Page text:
Date of Award

Summer 6-14-2023

Degree Type

Dissertation

Degree Name

Doctor of Philosophy (PhD)

School

Psychology

Committee Chair

Daniel Capron

Committee Chair School

Psychology

Committee Member 2

Kelsey Bonfils

Committee Member 2 School

Psychology

Committee Member 3

Megan Renna

Committee Member 3 School

Psychology

Committee Member 4

Richard Mohn

Committee Member 4 School

Education

Abstract

Nearly 50,000 individuals die by suicide each year and, despite only representing 7% of the population, military veterans represent nearly 14% of suicides. As a critical public health concern, research has been directed toward identifying risk factors for suicide. Over the last 50 years of research, nearly 3,000 separate effect sizes for suicide risk factors have been identified, but this research has made little progress toward identifying individual suicide risk and predictive capacity remains low. Although research from medicine and traumatic injury suggest that public health interventions that are implemented broadly can be highly effective at reducing risk for other causes of mortality, suicide research has largely failed to adopt these strategies. One method for developing public health interventions for suicide could include the identification of demographic factors associated with psychographic profiles of groups that appear to be at risk for suicide. The present study will address these goals through the following study aims: 1. To develop an atheoretical model of suicide risk in United States military veterans; 2. To isolate a population of individuals with similar psychographic profiles to individuals with prior suicide attempts; and 3. To identify demographic and psychological similarities between latent profiles within this group. Data from the Military Suicide Research Consortium’s Common Data Elements will be analyzed to assess these aims. First, linear regression was used to identify risk factors with the strongest predictive capacity for suicidal thoughts and behaviors. Second, a zero-inflated count regression was used to identify a group of “excess zeros” with similar psychographic profiles to individuals with a history of prior suicide attempts. Third, latent profile analysis was used to identify any latent profiles within this “excess zero” group to define potential risk groups. Zero-inflated negative binomial regression had superior model fit to uninflated models for the overall population, but not the military ideator subsample. Latent profile analysis identified a two-class solution and four-class solution that were then used to compare demographic profiles and suggest potential avenues for targeting at-risk or underreporting groups identified.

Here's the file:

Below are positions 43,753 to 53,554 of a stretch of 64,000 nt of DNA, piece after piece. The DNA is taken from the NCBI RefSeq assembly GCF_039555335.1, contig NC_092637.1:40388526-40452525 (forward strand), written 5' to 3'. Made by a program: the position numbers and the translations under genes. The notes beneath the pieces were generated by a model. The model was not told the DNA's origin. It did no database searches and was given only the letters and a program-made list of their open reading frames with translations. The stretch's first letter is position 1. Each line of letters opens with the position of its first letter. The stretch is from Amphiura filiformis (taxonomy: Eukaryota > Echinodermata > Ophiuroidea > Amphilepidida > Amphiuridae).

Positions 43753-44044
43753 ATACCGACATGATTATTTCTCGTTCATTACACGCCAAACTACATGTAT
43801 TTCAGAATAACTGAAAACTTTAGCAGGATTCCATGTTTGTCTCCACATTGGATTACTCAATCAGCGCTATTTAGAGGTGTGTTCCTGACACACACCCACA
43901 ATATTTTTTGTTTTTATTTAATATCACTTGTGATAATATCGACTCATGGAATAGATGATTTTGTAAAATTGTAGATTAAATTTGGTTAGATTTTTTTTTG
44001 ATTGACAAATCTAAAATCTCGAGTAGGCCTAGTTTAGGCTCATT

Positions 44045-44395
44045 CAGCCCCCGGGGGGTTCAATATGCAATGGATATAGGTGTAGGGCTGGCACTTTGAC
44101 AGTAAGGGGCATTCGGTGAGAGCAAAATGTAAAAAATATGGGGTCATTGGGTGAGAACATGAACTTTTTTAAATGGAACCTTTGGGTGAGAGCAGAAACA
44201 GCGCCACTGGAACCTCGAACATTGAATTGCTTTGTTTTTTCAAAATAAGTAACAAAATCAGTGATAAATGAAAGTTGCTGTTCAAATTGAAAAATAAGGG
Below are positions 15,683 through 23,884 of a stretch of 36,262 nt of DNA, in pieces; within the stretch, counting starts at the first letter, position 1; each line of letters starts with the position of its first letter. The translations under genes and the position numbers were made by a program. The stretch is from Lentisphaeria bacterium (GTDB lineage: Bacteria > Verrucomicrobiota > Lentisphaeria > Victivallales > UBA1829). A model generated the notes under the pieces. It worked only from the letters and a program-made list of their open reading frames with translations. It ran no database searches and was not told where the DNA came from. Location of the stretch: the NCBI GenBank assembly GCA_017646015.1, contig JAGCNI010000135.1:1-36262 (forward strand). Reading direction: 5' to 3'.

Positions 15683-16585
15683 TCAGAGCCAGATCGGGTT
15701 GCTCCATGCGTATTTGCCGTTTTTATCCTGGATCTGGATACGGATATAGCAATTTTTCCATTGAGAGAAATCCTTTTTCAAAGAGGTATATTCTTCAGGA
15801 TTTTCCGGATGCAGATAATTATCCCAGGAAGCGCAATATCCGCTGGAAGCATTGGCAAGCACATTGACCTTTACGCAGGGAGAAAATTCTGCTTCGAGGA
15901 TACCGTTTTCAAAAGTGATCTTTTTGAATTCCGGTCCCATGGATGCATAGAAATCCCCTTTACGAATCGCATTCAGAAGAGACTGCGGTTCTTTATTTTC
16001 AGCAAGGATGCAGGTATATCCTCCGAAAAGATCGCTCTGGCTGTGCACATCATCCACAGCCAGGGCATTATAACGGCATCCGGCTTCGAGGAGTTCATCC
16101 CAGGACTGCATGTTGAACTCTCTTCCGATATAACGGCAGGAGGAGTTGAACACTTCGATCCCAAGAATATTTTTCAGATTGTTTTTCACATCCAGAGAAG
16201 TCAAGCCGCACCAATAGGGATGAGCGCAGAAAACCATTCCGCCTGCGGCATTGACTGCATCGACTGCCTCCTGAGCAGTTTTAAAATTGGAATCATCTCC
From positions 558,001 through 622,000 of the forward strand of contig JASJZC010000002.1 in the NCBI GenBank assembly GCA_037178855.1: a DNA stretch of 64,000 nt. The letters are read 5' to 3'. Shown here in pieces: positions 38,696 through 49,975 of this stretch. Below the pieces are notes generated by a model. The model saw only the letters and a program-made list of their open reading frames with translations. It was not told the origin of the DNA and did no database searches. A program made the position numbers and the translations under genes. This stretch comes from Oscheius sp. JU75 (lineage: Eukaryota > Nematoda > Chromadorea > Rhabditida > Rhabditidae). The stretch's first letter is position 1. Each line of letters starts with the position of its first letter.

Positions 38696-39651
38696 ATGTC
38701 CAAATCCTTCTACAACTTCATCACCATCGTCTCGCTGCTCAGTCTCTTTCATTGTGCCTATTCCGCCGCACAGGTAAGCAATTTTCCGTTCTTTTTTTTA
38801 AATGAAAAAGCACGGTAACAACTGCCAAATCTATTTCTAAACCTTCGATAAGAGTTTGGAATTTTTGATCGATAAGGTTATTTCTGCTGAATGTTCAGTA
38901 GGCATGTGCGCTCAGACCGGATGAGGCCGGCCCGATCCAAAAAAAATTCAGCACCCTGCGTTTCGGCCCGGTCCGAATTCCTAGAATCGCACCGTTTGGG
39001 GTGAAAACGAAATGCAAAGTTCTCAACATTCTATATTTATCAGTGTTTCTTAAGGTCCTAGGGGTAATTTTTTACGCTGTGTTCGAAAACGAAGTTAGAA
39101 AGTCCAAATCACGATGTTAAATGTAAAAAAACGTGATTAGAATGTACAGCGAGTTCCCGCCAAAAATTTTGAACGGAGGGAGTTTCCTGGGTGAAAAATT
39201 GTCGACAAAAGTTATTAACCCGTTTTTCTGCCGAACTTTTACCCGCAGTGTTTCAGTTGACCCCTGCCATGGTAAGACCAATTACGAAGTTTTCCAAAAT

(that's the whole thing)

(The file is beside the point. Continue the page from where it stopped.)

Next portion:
ORCID ID

0000-0002-9602-1994

Available for download on Friday, June 13, 2025

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